To be fair: none of these are my total failures. I’m not sharing the times I made big mistakes or I got halfway through and realize that I couldn’t tell what I’d drawn and it looked like some abstract design when it wasn’t. If you look back at images I posted of entire sketchbook pages you can see some.
Watercolors are all on a 5.5×8.5 Canson mixed media pad with a micron pen sketch. Grayscale are Micron pen, blick marker, and Sakura white gel pens on Strathmore toned gray sketch paper. Nothing is bigger than 5 or 6 inches in any dimension.
I took a few notes along the way and these are the things I want to remember for later.
Highlights: Yellowstone Cliff & Windy Gap, Emerald Ridge, swimming at Golden Lake and St Andrews Lake, the ‘fairy hall’ like quality of lower Ipsut Pass in the fog, the Silver Forest south of Golden Lakes, the entire stretch from just north of Nickel Creek through Indian Bar to Summerland.
Should have brought: A dedicated bottle for the bidet – one that I don’t like very much. A sit pad (got left behind by accident), waterproof pants/lighter rain gear, more socks for S, neosporin, a safety pin in my med kit, more alleve, warmer PJs for S, ramen flavor packets to add to our food, miso soup, spices in general, more TP (N saved us), soap! (which somehow got left behind), a faster water purifier, and the pesto & parmesan noodles I’ve brought kayaking before but left out this time.
This was a great idea: bandana, pickles, snickers bars, dehydrated risotto, dehydrated panang curry, mashed potatoes, clothes that quick dry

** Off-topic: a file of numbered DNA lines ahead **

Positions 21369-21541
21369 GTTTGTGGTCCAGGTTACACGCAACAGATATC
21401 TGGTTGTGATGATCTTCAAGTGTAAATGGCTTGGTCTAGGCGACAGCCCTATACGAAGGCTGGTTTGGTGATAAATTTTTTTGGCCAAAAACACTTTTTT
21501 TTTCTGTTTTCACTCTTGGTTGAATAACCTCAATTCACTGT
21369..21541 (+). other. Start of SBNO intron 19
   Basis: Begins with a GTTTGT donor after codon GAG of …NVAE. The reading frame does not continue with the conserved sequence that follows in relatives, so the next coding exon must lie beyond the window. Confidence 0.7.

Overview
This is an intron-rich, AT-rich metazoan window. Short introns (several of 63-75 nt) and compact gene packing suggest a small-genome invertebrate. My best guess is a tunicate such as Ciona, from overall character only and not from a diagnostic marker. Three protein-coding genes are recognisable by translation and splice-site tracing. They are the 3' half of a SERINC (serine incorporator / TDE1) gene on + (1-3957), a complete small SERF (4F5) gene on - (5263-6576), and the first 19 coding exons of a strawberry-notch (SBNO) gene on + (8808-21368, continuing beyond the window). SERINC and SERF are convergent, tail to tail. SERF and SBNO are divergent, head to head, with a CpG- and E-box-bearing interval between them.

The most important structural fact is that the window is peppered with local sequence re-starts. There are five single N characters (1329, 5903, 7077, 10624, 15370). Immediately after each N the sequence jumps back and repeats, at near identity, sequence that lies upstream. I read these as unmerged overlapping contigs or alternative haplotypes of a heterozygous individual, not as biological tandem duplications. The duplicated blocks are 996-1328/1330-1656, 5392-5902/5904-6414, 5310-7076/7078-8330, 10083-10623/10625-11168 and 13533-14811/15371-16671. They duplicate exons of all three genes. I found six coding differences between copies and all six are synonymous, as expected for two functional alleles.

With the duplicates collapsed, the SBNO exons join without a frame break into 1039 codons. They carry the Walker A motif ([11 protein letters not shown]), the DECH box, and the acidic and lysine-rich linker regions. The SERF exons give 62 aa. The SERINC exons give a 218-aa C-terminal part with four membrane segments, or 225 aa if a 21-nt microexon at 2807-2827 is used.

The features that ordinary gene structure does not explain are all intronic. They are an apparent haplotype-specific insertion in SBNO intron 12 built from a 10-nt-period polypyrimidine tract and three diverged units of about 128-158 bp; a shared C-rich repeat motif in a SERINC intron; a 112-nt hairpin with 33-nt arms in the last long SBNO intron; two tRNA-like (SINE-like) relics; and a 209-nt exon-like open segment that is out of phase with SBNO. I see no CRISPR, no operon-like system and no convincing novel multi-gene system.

Leave behind: extra fuel cannisters, my heavier raincoat (replace with something lighter). We never used the playing cards – so maybe?
We had word (from a bit of cell service back on day 8) that N, K’s sister was going to try to hike up to Summerland camp before sunrise on our last day to bring us breakfast and also to get some early morning photography. Thus we all got up super early to watch the show. My iphone wasn’t really up to the task, so trust me that it was far more spectacular than what you see. For starters there were, as you might imagine, so many stars. We sat in the darkness looking up at the mountain and I saw more stars! It took me a moment to realize that I was seeing the headlamps of climbers on their way to the summit. We were able to make out more the longer we looked, at least a dozen, and we could see that they were making progress and see a rough outline of the route all of them were taking. I also turned and saw another night hiker’s light up at Panhandle gap, where we’d been the day before.
A bit after sunrise N turned up with, I kid you not, a charcuterie board. Not exactly a board – but crackers, brie, prosciutto – the works. You know how any regular food tastes like the best food you’ve ever had right after you’ve been eating, for example, rehydrated rice and beans for 10 days? This was amazing. Also that light I’d seen at Panhandle Gap? That was N. She’d gone past us all the way up to the gap to catch the sunrise, then hiked back DOWN to bring us food.
Half of this hike was familiar to me. I’d been as far as Panhandle gap with K in the past, so it wasn’t until we passed the trailhead and kept going toward White River that I was in new territory. But I can see why K chose it – it’s one of the prettiest places in the park. The hike to White River was mostly deep forest, with only one ominous warning sign that the White River bridge was out and impassable. We deduced that this sign was old, since we’d seen the bridge when we started the first day and there hadn’t been any significant weather since then. Also, we spoke to almost everyone going the other way and you’d think someone would have mentioned it.
And we were done. Time to return to everyday life. On the one hand, I really wanted a proper shower, but on the other hand, I wasn’t looking forward to returning to the world and its problems.